Stories from 27 August 2010
“It is really a pity […] We are not only losing a critical voice on TV, the citizenry is losing another space in that ‘fight’ between the top and bottom.” This is how blog La Hueca [es] reacted to the news of journalist Jorge Ortiz leaving television channel Teleamazonas.
An increasing spiral of violence has impacted different communities in rural Guatemala. This time, the victim was a respected rural teacher, spiritual guide, dancer and artist from Sololá: Lisandro Guarcax.
Steven Sande at TUAW reports [en] on the reasons that induced the Japan Sumo Association to distribute iPads to the “big-fingered sumo-wrestlers”. He says the aim is to make the internal communication process smoother after the scandals that hit the association [en] recently.
Some times it requires a real experience to truly feel the magnanimity of a situation. In this post we share some reports from Global Voices author Salman Latif in Multan who recently went to the Muzaffargarh and Mehmood Kot region in Pakistan to distribute relief to the flood victims.
Every week the Em angola blog posts some figures about the country. This week, on war and violence, Gabriel Toueg makes a comparison between Angola, Brazil and Israel, concerning both legal and illegal armament.
Photos of recycled Bolga baskets from Ghana: “But this is not crappy marketing, this is just being honest. These baskets go quickly. So quickly that the photos to show from last week’s delivery are redundant because the damned things sold out already.”
Nigerian blogger Adeola asks, “Am I the last hope of my generation?”: “Nollywood is torn apart by the amount of money that its members will receive for the support or campaign for Jonathan. One useless group called NIGERIA ECOWAS YOUTH or Nigerian Youths in ECOWAS has promised to open a...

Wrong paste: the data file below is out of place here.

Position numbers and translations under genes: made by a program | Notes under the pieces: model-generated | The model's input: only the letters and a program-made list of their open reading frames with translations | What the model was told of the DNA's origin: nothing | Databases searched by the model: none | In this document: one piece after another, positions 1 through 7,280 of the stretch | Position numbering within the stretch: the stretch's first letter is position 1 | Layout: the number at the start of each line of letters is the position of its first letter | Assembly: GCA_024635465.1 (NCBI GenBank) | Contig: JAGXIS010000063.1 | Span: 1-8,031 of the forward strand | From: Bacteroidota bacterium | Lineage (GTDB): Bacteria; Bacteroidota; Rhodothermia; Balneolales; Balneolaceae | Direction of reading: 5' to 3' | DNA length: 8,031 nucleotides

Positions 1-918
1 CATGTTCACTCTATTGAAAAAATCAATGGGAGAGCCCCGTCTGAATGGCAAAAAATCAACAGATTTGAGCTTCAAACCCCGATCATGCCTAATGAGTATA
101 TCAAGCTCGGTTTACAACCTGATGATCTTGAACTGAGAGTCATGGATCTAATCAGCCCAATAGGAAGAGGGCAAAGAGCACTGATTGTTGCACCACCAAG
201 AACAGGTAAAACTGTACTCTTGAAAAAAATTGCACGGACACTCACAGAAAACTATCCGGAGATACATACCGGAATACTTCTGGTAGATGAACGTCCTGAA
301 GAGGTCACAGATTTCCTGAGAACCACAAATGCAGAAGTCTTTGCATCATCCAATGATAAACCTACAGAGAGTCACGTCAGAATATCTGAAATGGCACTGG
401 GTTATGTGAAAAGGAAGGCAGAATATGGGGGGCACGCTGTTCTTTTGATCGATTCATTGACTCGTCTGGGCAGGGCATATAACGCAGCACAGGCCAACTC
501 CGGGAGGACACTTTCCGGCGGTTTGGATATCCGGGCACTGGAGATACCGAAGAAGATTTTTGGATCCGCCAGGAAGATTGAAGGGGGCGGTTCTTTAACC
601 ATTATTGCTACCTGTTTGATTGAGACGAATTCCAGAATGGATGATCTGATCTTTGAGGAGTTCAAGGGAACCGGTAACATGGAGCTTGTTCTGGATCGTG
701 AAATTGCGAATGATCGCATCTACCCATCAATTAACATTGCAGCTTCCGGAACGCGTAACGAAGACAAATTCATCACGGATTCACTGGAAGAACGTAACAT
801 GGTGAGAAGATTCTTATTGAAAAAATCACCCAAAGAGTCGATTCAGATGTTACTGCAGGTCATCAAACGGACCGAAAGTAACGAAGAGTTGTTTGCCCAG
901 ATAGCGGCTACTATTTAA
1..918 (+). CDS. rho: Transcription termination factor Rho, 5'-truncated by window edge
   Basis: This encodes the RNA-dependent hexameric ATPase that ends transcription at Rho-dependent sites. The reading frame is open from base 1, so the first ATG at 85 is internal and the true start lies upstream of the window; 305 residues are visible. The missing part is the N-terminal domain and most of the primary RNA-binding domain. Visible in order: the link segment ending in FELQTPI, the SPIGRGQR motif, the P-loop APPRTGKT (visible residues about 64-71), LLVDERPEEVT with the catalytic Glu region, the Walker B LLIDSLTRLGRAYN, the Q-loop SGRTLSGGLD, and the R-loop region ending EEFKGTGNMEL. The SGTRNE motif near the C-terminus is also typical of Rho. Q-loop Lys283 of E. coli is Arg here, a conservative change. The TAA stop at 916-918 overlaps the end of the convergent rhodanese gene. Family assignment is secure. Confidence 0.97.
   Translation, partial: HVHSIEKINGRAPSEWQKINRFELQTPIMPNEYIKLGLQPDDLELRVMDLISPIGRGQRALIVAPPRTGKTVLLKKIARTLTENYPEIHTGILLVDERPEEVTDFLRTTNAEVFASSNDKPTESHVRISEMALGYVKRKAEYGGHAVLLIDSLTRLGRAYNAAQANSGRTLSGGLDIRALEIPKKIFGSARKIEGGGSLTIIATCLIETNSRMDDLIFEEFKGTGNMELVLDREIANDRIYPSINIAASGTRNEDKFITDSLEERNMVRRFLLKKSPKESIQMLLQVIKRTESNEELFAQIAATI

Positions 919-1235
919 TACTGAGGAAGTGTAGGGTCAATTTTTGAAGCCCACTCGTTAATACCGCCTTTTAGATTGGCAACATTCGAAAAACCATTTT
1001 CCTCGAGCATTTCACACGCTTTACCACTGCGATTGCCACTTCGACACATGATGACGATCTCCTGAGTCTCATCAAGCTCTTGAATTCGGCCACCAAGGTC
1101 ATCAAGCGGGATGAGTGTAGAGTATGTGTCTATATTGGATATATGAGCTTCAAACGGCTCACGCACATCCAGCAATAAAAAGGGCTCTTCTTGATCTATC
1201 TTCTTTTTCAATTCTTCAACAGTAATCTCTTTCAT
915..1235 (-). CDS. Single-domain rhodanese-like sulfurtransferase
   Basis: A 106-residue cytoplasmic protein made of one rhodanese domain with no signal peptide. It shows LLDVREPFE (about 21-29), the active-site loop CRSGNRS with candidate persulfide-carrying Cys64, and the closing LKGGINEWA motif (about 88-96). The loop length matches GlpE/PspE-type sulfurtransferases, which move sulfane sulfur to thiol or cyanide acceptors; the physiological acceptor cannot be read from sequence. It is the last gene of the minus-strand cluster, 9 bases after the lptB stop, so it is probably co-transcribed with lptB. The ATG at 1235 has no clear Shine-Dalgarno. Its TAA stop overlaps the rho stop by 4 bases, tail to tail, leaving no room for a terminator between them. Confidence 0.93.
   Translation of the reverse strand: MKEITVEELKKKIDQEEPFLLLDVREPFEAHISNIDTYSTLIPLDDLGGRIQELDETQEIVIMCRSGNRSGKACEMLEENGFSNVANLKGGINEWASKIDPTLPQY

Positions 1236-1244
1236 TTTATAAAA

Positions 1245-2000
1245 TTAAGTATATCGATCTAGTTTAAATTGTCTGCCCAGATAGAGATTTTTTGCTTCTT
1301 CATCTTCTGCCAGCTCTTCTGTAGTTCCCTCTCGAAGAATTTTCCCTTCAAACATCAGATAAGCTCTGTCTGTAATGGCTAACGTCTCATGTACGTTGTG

Mark Jordahl discusses corruption allegation at Uganda Wildlife Authority and lessons to be learnt about the dynamic between foreign experts and Ugandans: I believe that for some, there is a tendency to assume we mzungus bring more to the table than we actually do.”
Vivir México [es] reports that Wikileaks has released Mexican documents which the government has not commented on.
A compilation of mock Independence Day greetings to Moldova's interim president, reflecting the current geopolitical situation – at Morning in Moldova.
This month the Japanese government admitted that spending China has stolen its thunder becoming the second largest economy after the US. But this announcement hasn't surprised many Japanese people who had been expecting it to happen sooner or later, and has made many bloggers raise their eyebrows and say: so what?
Russia Blog Roundup has become a regular feature at Siberian Light again; Aug. 27 installment is here.
“On one hand they release some dissidents from prison, on the other those who attempt to say ‘I disagree’ get shoved behind bars”: Crossing the Barbed Wire comments on “the double standard policy assiduously practiced by the government as part of its greater foreign policy.”
Jamaican litblogger Geoffrey Philp posts a poem by Trinidadian Jennifer Rahim.
Corruption-free Anguilla thinks that Montserrat's new draft constitution “does not advance government…rather, it sets Montserratians back decades, particularly in the area of human rights.”
Famous comic blogger and Japanese culture observer JaeJae teaches us how to tell the difference[zht] between Yukata and Kimono, the two similar Japanese traditional garments.
Thomas Crampton puts together an infographic to explain some of China’s Social Media equivalents.
“Somebody needs to go to the Ministry of Education…and screech loudly to the folks in there: ‘MoE, we have a problem!'”: KnowTnT.com explains, here and here.
Former U.S. President Jimmy Carter left North Korea with a detained U.S. citizen AIjalon Mahli Gomes today South Korea's Joongang reported, quoting North Korea's state media KCNA (Korean Central News Agency).
The National Press Club has announced the international recipient of the 2010 John Aubuchon Freedom of the Press Award is Iranian blogger Kouhyar Goudarzi, who is being held in Tehran's Evin Prison–notorious for its torture of detainees.
Priya at Reading Cafe posts some pictures to show what happens when it rains in Mumbai.